by Thomas More
Utopia Philosophical Viewpoints: Political Philosophy Quotes
How we cite our quotes: (Book.Page) based on the 1989 Cambridge University Press edition
We made no inquiries, however, about monsters, which are the routine of traveler's tales. Scyllas, ravenous Celaenos, man-eating Lastrygonians and that sort of monstrosity you can hardly avoid, but to find governments wisely established and sensibly ruled is not so easy. (1.12)
More is describing a pretty bleak political landscape here. You know you're in a political crisis when finding a well-governed country is more exciting and rare than a monster.
Peter replied, "[...] I do not mean that you should be in servitude to any king, only in his service."
"The difference is only a matter of one syllable," Raphael replied. (1.13)
As the More, Giles, and Hythloday debate gets going, we get a nice illustration of the divergent points of view on what it means to be involved in politics. Giles and More tend to agree, while Hythloday (surprise surprise) is the resident pessimist.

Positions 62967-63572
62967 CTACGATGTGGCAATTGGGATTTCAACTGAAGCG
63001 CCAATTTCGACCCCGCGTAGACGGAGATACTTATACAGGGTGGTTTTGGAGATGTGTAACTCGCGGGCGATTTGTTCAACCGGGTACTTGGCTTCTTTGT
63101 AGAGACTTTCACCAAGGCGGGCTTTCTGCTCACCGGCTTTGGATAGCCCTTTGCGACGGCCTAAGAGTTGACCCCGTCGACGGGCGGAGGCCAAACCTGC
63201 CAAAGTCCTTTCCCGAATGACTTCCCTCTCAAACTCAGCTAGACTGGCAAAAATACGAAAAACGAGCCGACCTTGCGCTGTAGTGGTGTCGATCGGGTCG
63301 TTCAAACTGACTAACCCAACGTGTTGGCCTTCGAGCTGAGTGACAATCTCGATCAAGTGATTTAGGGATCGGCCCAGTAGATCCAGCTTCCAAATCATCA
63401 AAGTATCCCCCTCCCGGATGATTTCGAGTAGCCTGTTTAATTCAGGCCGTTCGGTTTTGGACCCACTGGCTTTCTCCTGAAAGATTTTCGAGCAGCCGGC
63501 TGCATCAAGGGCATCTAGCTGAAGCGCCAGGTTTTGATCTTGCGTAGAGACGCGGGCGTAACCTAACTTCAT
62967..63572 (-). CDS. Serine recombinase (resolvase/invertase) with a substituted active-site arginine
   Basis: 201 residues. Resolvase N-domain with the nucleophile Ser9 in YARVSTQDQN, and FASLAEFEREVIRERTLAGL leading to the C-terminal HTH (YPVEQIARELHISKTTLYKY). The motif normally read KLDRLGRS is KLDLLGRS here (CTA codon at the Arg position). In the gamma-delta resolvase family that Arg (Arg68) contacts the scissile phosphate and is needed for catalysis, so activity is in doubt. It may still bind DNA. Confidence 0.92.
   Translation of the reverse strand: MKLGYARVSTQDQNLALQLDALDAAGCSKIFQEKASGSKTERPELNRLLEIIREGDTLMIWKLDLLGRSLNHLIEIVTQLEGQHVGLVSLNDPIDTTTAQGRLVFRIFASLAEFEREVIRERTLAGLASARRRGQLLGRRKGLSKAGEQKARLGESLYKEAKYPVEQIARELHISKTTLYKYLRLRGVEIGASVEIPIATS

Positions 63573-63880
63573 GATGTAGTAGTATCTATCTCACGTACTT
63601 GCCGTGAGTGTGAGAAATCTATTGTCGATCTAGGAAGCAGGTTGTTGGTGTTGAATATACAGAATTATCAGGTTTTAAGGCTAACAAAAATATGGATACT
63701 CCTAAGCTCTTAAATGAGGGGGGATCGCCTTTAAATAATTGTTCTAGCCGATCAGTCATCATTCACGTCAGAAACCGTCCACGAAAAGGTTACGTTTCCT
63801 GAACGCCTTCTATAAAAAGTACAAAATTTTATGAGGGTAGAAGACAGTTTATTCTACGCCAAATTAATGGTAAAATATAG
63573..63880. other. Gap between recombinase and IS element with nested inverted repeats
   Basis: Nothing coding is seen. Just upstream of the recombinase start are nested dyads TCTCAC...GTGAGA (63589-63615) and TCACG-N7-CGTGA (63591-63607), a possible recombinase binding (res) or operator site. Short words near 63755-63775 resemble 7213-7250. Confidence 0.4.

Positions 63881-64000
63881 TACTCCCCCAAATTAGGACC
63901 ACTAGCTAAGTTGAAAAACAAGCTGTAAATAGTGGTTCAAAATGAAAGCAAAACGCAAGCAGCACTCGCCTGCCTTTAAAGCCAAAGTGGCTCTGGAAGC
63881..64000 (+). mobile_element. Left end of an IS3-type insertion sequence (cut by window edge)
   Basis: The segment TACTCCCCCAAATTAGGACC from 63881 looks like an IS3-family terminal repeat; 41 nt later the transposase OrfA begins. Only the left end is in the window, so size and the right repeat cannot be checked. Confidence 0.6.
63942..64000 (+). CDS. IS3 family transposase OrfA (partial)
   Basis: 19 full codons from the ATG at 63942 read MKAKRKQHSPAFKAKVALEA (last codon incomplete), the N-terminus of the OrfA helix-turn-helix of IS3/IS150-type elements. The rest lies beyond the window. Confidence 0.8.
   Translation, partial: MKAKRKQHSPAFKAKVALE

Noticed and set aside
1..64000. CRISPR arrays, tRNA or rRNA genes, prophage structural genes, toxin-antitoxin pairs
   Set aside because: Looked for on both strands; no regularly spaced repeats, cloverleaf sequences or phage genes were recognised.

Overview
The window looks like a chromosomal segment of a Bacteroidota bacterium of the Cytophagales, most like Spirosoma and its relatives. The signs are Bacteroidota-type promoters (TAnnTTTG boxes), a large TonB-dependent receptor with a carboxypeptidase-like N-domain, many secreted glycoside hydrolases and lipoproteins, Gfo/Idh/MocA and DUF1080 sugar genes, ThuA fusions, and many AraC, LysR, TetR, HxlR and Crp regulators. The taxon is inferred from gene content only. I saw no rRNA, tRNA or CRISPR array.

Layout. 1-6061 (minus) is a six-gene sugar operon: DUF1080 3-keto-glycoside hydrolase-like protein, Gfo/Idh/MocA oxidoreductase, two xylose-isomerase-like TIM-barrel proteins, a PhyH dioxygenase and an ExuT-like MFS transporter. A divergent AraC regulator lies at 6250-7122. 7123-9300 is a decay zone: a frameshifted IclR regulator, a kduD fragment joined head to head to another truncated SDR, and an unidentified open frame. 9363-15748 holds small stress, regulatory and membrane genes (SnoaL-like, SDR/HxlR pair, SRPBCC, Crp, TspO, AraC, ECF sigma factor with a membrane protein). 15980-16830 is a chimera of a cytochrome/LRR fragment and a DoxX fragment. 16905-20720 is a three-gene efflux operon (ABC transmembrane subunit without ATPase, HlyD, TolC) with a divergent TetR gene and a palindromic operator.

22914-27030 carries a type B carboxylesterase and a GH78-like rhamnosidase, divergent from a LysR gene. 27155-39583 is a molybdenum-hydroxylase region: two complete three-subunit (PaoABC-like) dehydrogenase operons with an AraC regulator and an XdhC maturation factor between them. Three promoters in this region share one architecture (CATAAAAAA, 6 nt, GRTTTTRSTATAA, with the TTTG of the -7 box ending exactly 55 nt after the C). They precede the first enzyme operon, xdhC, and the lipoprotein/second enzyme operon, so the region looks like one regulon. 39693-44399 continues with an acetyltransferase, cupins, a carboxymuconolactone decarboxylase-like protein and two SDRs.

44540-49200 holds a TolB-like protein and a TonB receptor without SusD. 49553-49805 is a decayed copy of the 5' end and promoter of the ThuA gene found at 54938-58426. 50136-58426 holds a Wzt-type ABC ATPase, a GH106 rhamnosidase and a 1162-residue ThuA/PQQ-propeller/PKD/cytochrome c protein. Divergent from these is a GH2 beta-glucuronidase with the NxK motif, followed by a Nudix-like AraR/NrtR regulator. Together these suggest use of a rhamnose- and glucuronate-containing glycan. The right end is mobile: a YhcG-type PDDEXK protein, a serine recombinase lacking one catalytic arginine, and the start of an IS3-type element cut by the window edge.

Your learning is so full, that even if it weren't combined with experience [...] you would be an extraordinary counsellor to any king in the world. (1.14)
More and Giles might be a tad frustrated with Hythloday's lack of interest in involving himself politically. Come on, Hythloday. Smart people should be out there advising kings—let's go!